Regarding that first part, of course you can have that opinion, but I'd assume most people would disagree. Personally, I like existing and I think it'd be a good thing if life continues for a long time after I'm gone.

Also remember it's not just humanity. Life on earth in general will not be around forever. So far we're the only species in the history of this planet that can potentially leave it, to begin slowly spreading life throughout the solar system and eventually the galaxy. Billions and billions of planets full of life, countless individuals of many different species that can experience joy and sadness, love and heartbreak, make music and art and learn about this insanely interesting universe of ours that we know next to nothing about yet.

I don't understand how anyone could think that would be a bad thing, or even be indifferent to it. Wouldn't it be deeply sad if all of this potential is wasted? I honestly can't think of anything more important in the long term.

Of course we have many other problems here and now, but solving those does not depend on the miniscule amount of resources we currently dedicate to space. For example, the entire budget of NASA is less than half a percent of the US federal budget. And getting mass to orbit is about to become significantly cheaper with the development of reusable heavy lift launch vehicles like Starship.

Even if all of the above is completely irrelevant to you, and all you care about are the problems of people living on earth right now, investing in space related technology is still worth it, for the simple fact that it forces us to solve difficult engineering problems and make scientific discoveries that will inevitably have useful applications on earth. It's not like we're shooting money into space instead of solving world hunger or climate change or whatever. If anything, living off earth will help us solve these problems, for example by forcing us to develop new methods to efficiently produce food or scrub CO2 from the air. Look up a list of technologies developed for space related things, it's almost unbelievable how many useful things there are. Innovation happens out of necessity and it's important that we always challenge ourselves to solve new difficult problems, even if we don't know in advance what other uses their solutions might have.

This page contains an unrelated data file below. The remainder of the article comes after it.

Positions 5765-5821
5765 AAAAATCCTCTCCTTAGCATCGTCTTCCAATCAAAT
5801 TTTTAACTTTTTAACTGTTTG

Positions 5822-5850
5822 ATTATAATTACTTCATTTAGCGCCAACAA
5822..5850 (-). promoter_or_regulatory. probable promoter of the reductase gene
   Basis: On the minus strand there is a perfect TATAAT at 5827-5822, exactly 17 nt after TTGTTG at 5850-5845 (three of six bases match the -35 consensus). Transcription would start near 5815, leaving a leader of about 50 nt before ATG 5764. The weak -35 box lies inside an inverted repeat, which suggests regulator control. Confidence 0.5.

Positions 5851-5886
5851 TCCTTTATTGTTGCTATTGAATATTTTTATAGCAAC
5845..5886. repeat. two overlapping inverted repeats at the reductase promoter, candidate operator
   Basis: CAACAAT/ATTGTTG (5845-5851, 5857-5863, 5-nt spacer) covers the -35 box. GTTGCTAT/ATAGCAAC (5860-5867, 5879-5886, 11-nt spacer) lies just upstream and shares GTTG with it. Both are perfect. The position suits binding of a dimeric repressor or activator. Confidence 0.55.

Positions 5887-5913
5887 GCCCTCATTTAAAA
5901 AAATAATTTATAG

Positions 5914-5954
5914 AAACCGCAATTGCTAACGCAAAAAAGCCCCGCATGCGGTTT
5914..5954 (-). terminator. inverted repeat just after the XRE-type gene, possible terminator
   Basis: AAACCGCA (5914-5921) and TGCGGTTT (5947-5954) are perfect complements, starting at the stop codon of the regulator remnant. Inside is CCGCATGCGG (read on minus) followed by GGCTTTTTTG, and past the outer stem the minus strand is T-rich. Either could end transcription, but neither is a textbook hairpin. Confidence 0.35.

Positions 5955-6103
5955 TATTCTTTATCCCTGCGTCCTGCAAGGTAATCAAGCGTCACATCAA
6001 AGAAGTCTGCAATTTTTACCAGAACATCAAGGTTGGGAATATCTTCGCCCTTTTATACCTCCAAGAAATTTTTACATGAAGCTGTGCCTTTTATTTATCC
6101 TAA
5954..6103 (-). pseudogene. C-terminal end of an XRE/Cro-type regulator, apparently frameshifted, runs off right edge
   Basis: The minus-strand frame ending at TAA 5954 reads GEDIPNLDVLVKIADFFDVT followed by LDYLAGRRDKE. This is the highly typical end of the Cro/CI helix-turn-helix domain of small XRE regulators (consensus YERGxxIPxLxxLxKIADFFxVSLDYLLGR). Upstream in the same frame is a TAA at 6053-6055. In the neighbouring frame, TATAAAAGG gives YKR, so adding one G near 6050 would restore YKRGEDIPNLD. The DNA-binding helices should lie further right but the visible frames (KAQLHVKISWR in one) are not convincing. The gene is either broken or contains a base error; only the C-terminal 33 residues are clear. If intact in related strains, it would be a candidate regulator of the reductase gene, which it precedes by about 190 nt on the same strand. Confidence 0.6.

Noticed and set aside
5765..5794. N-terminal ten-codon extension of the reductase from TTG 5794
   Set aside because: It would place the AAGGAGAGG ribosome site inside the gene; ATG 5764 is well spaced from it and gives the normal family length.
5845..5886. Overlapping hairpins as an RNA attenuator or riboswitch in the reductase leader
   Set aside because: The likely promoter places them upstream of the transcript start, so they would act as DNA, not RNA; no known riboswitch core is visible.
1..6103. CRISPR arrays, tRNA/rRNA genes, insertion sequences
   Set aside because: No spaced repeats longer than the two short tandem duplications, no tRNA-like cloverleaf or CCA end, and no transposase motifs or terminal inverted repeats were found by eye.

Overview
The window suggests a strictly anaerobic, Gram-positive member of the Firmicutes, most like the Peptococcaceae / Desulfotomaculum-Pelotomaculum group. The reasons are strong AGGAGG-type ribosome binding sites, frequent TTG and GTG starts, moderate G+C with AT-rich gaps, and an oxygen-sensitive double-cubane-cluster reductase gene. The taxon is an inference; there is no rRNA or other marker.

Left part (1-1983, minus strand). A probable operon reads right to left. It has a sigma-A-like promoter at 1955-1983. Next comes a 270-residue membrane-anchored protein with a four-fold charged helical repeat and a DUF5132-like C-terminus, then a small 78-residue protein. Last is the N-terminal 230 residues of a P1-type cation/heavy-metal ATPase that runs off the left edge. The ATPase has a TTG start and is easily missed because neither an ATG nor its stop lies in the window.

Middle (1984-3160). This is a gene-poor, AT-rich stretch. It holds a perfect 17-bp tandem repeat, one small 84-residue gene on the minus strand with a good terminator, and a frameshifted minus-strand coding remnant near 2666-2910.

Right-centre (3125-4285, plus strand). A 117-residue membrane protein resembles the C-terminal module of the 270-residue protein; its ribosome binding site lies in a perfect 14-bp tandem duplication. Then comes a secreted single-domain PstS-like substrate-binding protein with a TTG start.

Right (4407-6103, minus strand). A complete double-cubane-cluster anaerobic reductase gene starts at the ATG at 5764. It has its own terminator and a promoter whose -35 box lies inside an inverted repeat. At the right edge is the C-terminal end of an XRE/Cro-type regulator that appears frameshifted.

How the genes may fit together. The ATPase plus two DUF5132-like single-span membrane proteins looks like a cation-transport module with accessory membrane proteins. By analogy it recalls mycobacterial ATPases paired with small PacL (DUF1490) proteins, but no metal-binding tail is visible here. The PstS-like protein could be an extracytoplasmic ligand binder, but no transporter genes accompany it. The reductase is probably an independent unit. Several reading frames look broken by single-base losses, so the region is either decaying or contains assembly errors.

Well this got a bit longer than I expected, sorry lol.

TLDR: Space exploration is important in the long term (opinion) and useful in the short term (fact).

1

u/Crispy_AI Jul 01 '22

That was longer than I expected. You started with ‘I like existing’ and I don’t disagree with that, but we’re very much talking at the macro level when considering the survival of the species beyond planet earth. All of the value of human life that you identified exists only in the human mind, individually or collectively. Remove the humans and the value disappears.

Remove one human and there are negative consequences on other humans, remove all humans (via an apocalyptic event) and the cosmos returns to where it was just a blink of a metaphorical cosmological eye ago, there’s nobody left to care. So we’re left with a potential choice of saving human kind in a likely very limited way and leaving people to care about the deaths of billions of fellow humans, or don’t and leave nobody or anything to care.